"Have Better Business Bureaus Received Complaints?"

Better Business Bureaus have cited several complaint areas with respect to beauty pageants. One Bureau reported that a promoter advertised an upcoming pageant, required advance fees, and then skipped town. At least one state has a bonding requirement for new promoters within the state to protect contestants who submit entrance fees in advance. In another pageant, a contestant claimed problems receiving a refund of her $200 entry fee after an initial conversation with the promoter had led her to believe a refund was possible. In other instances, parents claimed that activities promised never materialized, such as a coronation ball with live music. Other complainants alleged that the contestants were asked to have suitable clothing for their interviews with the judges. Additional clothing was purchased, but the interviews never occurred. One parent complained that the promised hotel accommodations were unavailable and contestants ended up being bussed between their nightly lodgings and the pageant. The same parent claimed a lack of chaperones for the event, further stating that midnight bedchecks of the contestants never took place. In another pageant, local businesses were left holding the bag when payments by a pageant promoter for services rendered were returned by the bank marked "insufficient funds".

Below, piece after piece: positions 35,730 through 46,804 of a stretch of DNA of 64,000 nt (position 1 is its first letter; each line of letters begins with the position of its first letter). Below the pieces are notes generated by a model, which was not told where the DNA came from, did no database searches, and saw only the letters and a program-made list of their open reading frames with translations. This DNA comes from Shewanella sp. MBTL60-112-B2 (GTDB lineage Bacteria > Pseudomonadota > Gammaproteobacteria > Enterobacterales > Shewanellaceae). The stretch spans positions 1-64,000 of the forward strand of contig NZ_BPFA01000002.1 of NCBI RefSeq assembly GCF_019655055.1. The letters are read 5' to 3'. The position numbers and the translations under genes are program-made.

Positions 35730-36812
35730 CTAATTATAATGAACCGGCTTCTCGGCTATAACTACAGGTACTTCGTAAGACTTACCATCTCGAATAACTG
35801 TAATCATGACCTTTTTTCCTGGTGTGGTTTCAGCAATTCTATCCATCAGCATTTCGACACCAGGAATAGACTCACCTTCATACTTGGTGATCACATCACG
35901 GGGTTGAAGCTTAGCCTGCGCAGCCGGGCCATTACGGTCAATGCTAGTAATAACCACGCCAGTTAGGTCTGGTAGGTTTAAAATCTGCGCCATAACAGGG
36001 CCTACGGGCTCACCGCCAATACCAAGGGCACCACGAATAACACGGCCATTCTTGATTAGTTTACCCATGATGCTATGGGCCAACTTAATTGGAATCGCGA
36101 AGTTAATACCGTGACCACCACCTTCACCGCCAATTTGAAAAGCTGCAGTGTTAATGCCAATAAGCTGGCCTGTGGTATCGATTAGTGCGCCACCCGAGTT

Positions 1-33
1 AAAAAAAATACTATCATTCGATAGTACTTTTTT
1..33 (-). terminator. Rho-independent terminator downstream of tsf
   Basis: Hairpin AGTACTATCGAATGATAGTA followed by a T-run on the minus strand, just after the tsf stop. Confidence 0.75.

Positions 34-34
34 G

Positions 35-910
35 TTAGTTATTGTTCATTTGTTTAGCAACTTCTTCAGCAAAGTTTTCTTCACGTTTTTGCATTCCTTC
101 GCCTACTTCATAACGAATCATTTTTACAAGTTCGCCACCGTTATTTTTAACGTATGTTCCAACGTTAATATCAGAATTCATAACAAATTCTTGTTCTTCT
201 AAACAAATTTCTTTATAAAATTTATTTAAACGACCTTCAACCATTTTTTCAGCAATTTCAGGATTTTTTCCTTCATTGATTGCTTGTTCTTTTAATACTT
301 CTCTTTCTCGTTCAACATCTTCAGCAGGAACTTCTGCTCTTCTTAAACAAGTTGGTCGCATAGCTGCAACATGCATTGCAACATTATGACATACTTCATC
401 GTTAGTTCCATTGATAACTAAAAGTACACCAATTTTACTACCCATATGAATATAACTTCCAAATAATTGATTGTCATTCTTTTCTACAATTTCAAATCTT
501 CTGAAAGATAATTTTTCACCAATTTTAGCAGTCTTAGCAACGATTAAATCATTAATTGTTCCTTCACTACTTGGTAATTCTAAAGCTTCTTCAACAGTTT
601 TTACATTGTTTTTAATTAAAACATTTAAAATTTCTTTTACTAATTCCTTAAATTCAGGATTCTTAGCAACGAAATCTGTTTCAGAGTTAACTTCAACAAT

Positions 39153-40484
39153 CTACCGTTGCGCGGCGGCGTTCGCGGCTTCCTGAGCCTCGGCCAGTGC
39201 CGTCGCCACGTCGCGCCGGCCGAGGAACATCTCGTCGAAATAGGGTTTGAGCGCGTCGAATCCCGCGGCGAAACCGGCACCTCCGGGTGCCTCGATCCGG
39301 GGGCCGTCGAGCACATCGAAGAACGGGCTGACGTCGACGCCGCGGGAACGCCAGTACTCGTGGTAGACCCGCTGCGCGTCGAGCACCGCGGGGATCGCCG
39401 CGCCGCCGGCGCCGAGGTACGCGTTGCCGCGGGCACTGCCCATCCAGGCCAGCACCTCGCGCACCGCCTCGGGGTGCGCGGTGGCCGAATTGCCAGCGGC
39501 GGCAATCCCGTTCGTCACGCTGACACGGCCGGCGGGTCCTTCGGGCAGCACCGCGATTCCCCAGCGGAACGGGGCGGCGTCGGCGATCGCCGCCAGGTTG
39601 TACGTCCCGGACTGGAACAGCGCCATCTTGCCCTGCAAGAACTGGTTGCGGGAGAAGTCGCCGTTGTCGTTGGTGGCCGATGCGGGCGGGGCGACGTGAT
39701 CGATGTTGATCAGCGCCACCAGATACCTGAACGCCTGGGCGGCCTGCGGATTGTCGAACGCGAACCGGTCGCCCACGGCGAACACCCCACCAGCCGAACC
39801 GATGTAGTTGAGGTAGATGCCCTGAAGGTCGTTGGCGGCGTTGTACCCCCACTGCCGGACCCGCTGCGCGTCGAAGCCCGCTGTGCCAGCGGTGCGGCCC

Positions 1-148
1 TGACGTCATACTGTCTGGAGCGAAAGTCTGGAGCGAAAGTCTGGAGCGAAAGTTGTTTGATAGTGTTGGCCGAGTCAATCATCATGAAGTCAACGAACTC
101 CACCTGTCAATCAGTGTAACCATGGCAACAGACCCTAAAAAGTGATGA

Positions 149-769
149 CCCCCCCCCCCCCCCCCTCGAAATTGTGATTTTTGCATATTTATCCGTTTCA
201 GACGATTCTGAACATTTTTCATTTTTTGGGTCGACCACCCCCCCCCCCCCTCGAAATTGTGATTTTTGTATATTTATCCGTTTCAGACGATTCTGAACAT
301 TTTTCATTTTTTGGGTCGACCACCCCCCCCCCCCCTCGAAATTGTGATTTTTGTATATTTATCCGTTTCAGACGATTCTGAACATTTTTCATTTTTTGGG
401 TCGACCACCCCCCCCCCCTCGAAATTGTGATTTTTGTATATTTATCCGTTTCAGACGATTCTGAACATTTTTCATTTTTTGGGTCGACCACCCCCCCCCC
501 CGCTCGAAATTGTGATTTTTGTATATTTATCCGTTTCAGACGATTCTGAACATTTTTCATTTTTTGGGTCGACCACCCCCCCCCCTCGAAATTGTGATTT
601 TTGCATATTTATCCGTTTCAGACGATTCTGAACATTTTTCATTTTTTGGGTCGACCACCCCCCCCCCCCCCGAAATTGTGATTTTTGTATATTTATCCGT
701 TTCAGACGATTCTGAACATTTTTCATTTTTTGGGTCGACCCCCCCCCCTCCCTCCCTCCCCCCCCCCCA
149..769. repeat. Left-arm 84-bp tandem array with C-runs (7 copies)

Questions to Consider Before Entering A Pageant:
How long has the company been operating pageants? Who are the directors?

What is the total cost of pageant participation for both the entrant and the chaperone?

Can the location (place of business) of the pageant company be verified? Where and when will the actual pageant be held? What accommodations are provided for contestants? Will there be adequate supervision?

Who are the judges and what are their qualifications? Do they have any affiliation with the company?

Are refunds possible if a contestant decides to withdraw from the pageant?

How are the winners chosen? What criteria are used for selection?

What are the obligations of the winning contestant?

What do former contestants and winners have to say about the pageant?

Finally, what benefit will be derived from participating or winning?